Rather than using LateX, we use XSLT to create docbook files. This seems like the best use of resources since there are tools for generating docbook into HTML etc. There is a very simple docbook to HTML XSL script in xsl/docbook.xsl which understands the docbook that we create, but this could (and should) be replaced with the entire docbook set of tools at a later date.

Of course we still have an XML version of the WEB which contains the actual source code, and because we specify (and handle) namesapces correctly, you can embed docbook tags directly inside the documentation. This gives our webs the same type of functionality that the original WEB/LaTeX system had.

We could have used XSL to tangle the source code, but some things like looking up namespace names, including files, forward class definitions, overriding methods etc are really hard (take a look at how complex the XSLT for making docbook is...), so we have a new XML-based scripting language called TGL for defining the different types of files that make up a project. It is very general so it can be used for other things, but it has special objects for forwards, includes etc.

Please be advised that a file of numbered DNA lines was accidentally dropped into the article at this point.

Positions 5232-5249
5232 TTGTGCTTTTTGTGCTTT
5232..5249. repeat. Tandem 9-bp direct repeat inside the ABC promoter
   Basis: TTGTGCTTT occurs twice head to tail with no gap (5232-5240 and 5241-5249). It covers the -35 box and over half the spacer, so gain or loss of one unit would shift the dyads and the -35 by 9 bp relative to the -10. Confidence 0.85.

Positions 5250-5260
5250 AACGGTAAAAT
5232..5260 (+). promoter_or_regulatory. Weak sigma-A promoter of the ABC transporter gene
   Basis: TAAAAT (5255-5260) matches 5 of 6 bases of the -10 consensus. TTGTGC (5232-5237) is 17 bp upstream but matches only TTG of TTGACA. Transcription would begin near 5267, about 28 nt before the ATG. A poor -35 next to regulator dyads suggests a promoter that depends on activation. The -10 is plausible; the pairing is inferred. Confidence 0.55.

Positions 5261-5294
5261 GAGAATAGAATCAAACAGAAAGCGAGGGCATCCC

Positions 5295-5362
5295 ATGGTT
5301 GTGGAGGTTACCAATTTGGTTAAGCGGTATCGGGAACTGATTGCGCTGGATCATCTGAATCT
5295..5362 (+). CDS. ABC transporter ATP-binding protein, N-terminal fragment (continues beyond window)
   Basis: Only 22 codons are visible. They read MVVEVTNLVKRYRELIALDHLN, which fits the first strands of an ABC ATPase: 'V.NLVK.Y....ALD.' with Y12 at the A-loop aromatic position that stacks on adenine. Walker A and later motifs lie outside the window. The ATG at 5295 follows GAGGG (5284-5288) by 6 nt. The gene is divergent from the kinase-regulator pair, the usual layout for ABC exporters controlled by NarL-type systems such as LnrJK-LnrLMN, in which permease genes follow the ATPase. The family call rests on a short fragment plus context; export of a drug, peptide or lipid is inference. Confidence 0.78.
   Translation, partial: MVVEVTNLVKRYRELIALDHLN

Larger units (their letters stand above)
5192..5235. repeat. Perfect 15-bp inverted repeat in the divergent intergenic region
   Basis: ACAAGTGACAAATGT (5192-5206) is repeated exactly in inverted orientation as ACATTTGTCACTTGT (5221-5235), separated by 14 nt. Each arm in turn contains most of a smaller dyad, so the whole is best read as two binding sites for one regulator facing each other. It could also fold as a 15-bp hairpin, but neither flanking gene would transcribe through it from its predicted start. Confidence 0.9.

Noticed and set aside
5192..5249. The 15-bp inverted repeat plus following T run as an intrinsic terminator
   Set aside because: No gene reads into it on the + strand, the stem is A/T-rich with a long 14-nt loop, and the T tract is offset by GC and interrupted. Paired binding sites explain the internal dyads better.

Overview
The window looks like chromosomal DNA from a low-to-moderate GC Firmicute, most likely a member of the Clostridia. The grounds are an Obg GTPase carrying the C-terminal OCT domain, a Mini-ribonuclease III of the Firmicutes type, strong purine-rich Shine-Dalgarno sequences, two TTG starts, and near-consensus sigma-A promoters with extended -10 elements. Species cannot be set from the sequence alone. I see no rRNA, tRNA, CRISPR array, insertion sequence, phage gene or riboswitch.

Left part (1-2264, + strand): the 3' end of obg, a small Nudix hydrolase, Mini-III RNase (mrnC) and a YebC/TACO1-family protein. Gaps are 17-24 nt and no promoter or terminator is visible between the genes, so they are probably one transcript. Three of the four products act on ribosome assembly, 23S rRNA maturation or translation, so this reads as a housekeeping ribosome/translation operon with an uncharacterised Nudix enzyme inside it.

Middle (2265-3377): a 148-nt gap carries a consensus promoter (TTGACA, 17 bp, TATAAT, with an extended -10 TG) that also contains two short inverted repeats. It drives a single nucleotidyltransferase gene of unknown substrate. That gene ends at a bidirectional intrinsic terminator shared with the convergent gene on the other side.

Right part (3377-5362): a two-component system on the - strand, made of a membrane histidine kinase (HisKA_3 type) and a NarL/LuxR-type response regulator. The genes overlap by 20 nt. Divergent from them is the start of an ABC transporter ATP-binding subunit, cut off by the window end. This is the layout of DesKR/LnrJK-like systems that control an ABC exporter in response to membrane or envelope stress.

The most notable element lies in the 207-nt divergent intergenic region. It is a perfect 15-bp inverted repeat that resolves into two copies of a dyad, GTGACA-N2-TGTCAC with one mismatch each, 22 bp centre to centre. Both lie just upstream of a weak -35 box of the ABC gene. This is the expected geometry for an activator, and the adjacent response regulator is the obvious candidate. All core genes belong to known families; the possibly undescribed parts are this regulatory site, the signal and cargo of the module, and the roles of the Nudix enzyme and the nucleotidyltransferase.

Installation (from CVS)

Get the current boost build. Often this comes with an OS install, so if it does, you just need to find out where it is on your machine. On my machine it's in:


Get cppxmlobj. You don't have to build it, but you can if you want.

# cvs -d:pserver:anonymous@cvs.sourceforge.net:/cvsroot/cppxmlobj login
[Just hit return when asked for a password]
# cvs -z3 -d:pserver:anonymous@cvs.sourceforge.net:/cvsroot/cppxmlobj co -P cppxmlobj

Now edit the file "boost-build.jam" inside the cppxmlobj folder just placed, and change the "[change to your boost path]" to the place where boost was above. On my machine cppxmlobj/boost-build.jam looks like:

BOOST_ROOT = /usr/src/boost_1_33_1 ;
PROJECT_ROOT = $(.boost-build-file:D) ;
boost-build /usr/src/boost_1_33_1/tools/build/v1 ;

Then get and build xmlliterate.